In the last decade, there has been a growing interest in the development of Compassionate Communities and Compassionate Cities (CCC) at the end of life. This movement is based on the World Health Organization’s Ottawa Charter [1
] and promotes the motivation of communities to take more responsibility in their healthcare improving the care of people at the end of life [2
]. From this public health approach three main models can be distinguished:
Models from the health services to the community (top-down approach).
Models from community participation through the development of actions and events that involve communities in the promotion of their health (bottom-up approach).
Models from organizations and community participation that ensure that population needs and desires are covered by the community’s impulse and offer tools and techniques to assess these needs and propose solutions.
CCC movement at the end of life was consolidated with the definition of Compassionate City Charter promoted by the Public Health and Palliative Care International (PHPCI Organization) that defines “Compassionate Cities as those that publicly recognize people at the end of life and their needs and are aware of the search and involvement of all the main sectors of the city to help through care and accompaniment to reduce the social, psychological and health impact of life’s difficult processes and situations, especially those related to disability, ageing, dependence, end of life, burden of caregivers, pain and loss of a loved one” [3
A Compassionate City [3
Has local health policies that recognize compassion as an ethical imperative.
Meets the special needs of elders, those living with life-threatening illnesses, and those living with loss.
Has a strong commitment to social and cultural differences.
Involves grief and palliative care services in local government policy and planning.
Offers its inhabitants access to a wider variety of supportive experiences, interactions and communication.
Promotes and celebrates reconciliation with indigenous peoples and memory of other important community losses.
Provides easy access to grief and palliative care services.
Through the Compassionate Communities approach:
Death, dying and bereavement would cease to be taboo subjects and would become more normalized within society.
People’s expectations of death and dying will change, as well as how death will be managed.
Palliative care will be re-oriented, supporting health and social care staff to work with the community in providing care to those at the end of life and their loved ones.
In the last years, several organizations from different countries (United Kingdom [4
], Scotland [5
], Ireland [6
], Austria [7
], India [8
], Canada [9
] Australia [10
], Colombia [11
] and Spain [12
]) have boosted the development of Compassionate Communities and Cities with different models.
These experiences, centered on Community-Based Palliative Care Models, provide an opportunity for palliative care to progress toward a new vision linked to public health and integrated care models.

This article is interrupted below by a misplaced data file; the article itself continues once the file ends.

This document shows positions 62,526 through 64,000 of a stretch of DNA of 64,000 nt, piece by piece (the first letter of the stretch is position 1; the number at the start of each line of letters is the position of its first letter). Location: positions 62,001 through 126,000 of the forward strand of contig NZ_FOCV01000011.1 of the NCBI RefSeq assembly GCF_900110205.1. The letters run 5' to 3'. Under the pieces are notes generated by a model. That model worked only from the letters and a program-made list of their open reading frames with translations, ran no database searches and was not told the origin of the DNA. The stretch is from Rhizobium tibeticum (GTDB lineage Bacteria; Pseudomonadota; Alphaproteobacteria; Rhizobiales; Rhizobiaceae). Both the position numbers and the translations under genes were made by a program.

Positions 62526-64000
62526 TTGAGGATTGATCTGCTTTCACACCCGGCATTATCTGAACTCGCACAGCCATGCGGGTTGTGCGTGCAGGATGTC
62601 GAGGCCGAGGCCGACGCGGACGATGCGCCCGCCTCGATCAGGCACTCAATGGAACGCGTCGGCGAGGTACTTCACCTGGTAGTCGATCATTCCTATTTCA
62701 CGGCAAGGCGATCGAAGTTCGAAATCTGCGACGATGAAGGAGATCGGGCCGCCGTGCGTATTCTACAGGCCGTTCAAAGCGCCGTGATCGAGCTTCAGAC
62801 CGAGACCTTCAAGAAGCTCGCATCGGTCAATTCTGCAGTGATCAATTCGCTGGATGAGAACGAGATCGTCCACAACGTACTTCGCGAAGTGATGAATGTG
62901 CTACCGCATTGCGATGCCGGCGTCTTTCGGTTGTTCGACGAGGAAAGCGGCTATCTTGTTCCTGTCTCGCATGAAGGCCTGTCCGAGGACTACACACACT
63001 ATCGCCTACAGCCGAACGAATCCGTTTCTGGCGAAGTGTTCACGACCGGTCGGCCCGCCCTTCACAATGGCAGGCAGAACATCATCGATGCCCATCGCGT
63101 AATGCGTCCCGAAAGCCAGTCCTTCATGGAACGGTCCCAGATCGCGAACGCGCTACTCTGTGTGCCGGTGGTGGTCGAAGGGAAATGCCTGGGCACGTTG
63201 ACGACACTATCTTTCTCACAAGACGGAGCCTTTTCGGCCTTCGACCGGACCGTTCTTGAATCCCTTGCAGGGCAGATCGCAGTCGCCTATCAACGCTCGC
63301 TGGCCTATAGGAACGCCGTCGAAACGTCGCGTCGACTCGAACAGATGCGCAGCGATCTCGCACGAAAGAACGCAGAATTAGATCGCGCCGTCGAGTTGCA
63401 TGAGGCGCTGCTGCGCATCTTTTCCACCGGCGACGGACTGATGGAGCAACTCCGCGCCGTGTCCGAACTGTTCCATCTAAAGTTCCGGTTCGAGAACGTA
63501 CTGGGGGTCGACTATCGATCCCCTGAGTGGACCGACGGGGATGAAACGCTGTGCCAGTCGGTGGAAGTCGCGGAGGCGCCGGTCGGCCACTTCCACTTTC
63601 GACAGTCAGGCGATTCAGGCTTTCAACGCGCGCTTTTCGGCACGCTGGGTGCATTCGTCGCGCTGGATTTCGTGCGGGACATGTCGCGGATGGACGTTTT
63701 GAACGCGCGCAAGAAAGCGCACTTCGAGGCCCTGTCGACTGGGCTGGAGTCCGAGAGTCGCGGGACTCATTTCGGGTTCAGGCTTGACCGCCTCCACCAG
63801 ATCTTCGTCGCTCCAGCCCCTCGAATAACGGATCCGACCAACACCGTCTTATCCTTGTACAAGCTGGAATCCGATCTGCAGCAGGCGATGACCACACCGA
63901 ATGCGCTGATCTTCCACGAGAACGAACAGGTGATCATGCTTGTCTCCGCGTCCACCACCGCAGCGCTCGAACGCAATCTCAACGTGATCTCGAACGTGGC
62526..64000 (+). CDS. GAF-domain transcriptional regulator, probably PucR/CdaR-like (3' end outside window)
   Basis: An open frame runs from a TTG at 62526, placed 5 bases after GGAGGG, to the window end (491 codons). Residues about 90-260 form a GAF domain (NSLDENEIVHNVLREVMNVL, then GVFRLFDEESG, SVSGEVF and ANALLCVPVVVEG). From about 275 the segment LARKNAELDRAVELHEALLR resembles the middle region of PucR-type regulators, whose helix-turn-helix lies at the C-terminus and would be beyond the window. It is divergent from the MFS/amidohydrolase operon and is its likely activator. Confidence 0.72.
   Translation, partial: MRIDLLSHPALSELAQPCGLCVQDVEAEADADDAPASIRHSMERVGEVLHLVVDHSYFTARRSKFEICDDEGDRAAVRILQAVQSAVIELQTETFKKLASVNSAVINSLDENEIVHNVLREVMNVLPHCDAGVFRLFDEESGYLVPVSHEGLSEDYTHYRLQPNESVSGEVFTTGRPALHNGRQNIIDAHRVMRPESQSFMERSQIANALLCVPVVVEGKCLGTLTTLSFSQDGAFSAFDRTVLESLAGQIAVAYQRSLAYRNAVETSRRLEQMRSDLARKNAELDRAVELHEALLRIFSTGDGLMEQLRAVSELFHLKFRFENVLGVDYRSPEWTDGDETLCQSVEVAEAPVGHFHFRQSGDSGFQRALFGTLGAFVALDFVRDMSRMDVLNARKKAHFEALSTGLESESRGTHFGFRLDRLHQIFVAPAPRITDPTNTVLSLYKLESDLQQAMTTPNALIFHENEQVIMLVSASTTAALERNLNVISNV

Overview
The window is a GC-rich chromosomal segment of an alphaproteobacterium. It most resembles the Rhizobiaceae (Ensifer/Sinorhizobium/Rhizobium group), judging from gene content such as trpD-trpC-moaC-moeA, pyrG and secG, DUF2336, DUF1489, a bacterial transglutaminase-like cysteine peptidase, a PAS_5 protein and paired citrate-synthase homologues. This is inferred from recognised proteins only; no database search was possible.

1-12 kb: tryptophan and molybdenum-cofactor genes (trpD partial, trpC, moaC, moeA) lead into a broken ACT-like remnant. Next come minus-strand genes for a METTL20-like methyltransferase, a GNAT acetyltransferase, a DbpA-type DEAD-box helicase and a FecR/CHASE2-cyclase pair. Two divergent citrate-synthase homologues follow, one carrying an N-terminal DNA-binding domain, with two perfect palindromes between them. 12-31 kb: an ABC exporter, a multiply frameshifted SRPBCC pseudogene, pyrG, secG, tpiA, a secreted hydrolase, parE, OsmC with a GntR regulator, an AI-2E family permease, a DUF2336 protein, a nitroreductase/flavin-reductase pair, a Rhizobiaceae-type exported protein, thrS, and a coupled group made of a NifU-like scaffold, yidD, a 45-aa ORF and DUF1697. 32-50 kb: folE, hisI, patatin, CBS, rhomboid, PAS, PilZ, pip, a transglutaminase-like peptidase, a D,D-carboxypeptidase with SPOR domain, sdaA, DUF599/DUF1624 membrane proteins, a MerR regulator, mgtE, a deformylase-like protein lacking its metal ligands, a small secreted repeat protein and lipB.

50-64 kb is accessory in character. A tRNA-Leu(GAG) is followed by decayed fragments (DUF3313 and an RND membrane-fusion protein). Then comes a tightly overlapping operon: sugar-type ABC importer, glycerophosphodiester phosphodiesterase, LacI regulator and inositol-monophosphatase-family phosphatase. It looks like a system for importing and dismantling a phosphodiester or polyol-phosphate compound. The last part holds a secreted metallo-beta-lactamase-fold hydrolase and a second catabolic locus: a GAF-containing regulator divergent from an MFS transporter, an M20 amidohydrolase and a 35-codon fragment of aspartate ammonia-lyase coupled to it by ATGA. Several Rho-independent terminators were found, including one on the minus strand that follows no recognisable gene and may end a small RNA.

At the end of life, compassion—defined as the ability to identify and understand the suffering of another person and the desire to alleviate it—also plays an important role for patients, families, networks of care and supportive care providers. It is part of the Palliative Care definition. Harnessing the power of compassion to aid those dying and support their loved ones could provide invaluable information on how to promote optimal levels of healthcare throughout the entire lifespan. In a recent review about compassion in palliative care [14
], an improvement in healthcare outcomes has been demonstrated related to the quadruple aim: improvement of patient’s experience, population health, self-care of professionals, healthcare provider’s satisfaction and reduction of healthcare costs. This evidence has motivated the design, development and nurturing of Compassionate Communities and Cities. This can enhance our collective ability to care for each other at the end of life [15
Despite this incipient movement, we have not found a systematic framework for the development of Compassionate Communities programs. There are no validated tools to measure the effectiveness of these programs and their impact on patients and their families’ well-being or the health systems.
We have reviewed the existing evidence related to the implementation models of Compassionate Communities and Cities at the end of life to identify their methodology and effectiveness assessment system. This systematic review was undertaken to answer the following research questions:
How many end of life Compassionate Communities and Cities development models exist?
What are their methods, processes and measures to allow the intervention assessment?
Could we compare different degrees of development of Compassionate Communities and Cities in different countries and organizations?
This review reflects the growing development of CCC that has been launched in recent years. The model described by Kellehear A [3
] has allowed these initiatives to be oriented towards the elements that characterize the development of a Compassionate City.
Recommendations and coalitions published about the development of CCC also reflects the empowerment of this movement from public health and palliative care policies in an integrative health-social-community care model [16
The eleven studies identified in Theme 1, “CCC development models”, describe actions from bottom up approach. They focus on social awareness, the need of training about end of life care and how to involve society for the creation of networks of care around people at the end of life. We would like to highlight the key elements for Compassionate Communities or Cities development models shared by several authors: social awareness and education programs on compassion and networks of care [4
], programs for training caregivers, neighborhood network in palliative care [20
] to provide home-based palliative care involving volunteers and the community and networks of care round people at the end of life initiatives with the implication of inner and outer networks, communities and service delivery organizations [17
]. Only two of these studies included samples related to palliative care (220 palliative care providers [4